But it comes at a steep price. Sure enough, I have not had my heart broken in a long time, and I haven't felt that pain again, but the problem is that the pain and joy come from the same place. I have cut myself off from a world of happiness, because the risk of pain was unacceptable.

And I've watched life pass me by from my little castle, with all interlopers thwarted by the high walls and deep moat. And actually, if I am really honest about it, women have tried, some trying pretty hard, to get inside. And rather than welcome them in, I have put up more walls, and closed myself off.

This distance has its pluses. I can unflinchingly deal with most patient interactions. I've had people cry, people yell at me, the whole gamut of emotions, and I have been able to be empathic, and none of it hurts me, because I don't let them get close. They have to work on my schedule. I can deal with patients in convenient 15-20 minute chunks. They open their doors to me, but it isn't reciprocal.

It's too bad that joy and sorrow come from the same place, and that it is our greatest loves who can hurt us the most. I just don't know if I can risk it. I don't know if my heart can take it. I so desperately want to be loved, but the thought of me loving another person is absolutely petrifying.

I portray to the rest of the world a man of confidence, an outgoing and gregarious guy, but at heart, I am none of those things. They are adaptations so that I can operate in this extroverted world. And I think of how wonderful it would be to meet a girl who could cut through all of this façade and get to know the real me, and not this face that I portray to the world. She would tell me, "Hey, it's okay. This is safe, you and me," and I could finally, finally let my guard down.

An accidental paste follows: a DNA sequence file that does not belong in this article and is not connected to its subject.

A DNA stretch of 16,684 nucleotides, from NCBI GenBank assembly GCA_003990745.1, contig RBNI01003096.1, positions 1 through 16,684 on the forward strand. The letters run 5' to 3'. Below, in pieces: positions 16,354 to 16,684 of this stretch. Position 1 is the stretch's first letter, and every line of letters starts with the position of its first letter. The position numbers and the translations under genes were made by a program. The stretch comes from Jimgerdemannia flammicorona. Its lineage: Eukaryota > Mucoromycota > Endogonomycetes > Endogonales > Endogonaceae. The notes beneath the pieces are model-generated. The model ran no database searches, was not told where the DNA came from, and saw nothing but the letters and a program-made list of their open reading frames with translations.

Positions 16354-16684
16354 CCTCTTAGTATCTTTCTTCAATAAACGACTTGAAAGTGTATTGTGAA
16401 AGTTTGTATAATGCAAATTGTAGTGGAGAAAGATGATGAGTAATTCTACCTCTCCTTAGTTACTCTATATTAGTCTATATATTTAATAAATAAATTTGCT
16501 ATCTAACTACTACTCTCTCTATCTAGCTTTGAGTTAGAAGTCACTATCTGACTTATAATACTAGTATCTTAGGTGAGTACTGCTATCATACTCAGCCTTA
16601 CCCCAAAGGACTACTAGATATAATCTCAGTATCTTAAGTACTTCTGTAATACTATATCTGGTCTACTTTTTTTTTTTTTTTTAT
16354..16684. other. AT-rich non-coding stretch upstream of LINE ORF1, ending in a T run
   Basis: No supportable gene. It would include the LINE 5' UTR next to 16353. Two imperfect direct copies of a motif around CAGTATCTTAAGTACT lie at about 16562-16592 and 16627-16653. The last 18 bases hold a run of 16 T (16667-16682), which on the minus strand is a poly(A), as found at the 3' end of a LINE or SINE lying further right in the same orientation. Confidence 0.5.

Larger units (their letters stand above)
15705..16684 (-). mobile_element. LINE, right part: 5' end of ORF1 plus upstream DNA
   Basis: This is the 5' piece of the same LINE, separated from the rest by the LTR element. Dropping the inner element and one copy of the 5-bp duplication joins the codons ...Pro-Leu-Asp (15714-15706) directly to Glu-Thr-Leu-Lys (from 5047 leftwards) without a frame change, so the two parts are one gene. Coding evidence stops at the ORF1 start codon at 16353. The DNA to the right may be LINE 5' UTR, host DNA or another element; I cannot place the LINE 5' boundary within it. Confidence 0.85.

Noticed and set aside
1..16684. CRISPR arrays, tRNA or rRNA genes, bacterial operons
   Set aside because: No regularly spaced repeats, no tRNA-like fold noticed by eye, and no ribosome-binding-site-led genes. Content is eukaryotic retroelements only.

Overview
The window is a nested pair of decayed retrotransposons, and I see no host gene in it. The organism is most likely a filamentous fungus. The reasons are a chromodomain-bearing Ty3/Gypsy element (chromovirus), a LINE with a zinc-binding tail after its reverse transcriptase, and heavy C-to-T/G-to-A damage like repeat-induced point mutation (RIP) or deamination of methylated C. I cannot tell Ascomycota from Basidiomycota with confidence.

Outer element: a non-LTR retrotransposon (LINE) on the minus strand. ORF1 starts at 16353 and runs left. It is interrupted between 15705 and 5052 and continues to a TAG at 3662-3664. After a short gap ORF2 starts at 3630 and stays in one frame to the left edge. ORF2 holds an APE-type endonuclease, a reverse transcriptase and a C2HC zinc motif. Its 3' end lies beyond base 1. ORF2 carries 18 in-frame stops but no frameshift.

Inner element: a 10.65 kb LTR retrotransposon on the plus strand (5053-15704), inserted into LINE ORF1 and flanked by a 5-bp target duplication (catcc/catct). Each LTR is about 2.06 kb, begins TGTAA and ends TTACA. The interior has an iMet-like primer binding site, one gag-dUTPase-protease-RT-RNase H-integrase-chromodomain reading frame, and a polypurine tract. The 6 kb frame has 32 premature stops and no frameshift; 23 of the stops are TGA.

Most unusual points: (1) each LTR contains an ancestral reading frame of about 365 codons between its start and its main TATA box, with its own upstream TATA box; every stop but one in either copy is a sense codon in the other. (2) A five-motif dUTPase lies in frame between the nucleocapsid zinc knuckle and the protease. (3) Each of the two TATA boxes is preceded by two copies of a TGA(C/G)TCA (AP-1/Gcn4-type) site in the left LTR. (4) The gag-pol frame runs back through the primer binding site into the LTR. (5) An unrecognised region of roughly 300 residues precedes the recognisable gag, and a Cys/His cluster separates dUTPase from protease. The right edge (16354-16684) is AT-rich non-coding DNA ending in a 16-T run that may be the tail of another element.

No touching

Kilmer Middle School bans handshakes, high fives, hugs.

So, I happened to flip past CNN and Paula Zahn was having a talking head bit about Kilmer Middle School and their policy of no handshakes, no high fives, no hugs, no touching essentially. People are arguing back and forth, and there are all sorts of positions one way or the other.

Rationally, I can understand both arguments. However, in my gut, I found this rule to be outrageous. I went to a private school, and we were reprimanded for NOT shaking hands. Hugs I can understand, but the handshake? The handshake is the most basic unit of human, adult interaction. You might as well ban smiling or saying hello.

These days, the only human interaction I have is shaking hands. If I didn't have that, I might as well be a hermit.

Completely disarmed

A friend of mine made me blush the other day, which isn't much of an accomplishment, but it made me think a little. I started to tell this story, but thought better of it. But now, I find myself wanting to tell this story. I'm not trying to add suspense. It's actually a terrible story. Anecdote is a better word.

I had a patient not too long ago who was completely gorgeous. She was radiant and beautiful, and it was ridiculous that I would be put in charge of her care. I actively avoided entering the room. She had some problems, and eventually it was far over the intern's head, so it was up to me. It took a while to get things straightened out, but after nearly a week, I still had a hard time looking her in the eyes.

The only point to this story is that this woman could've absolutely had her way with me. If she had told me to give her 4 kilos of Oxycontin, I'd have written the script then and there.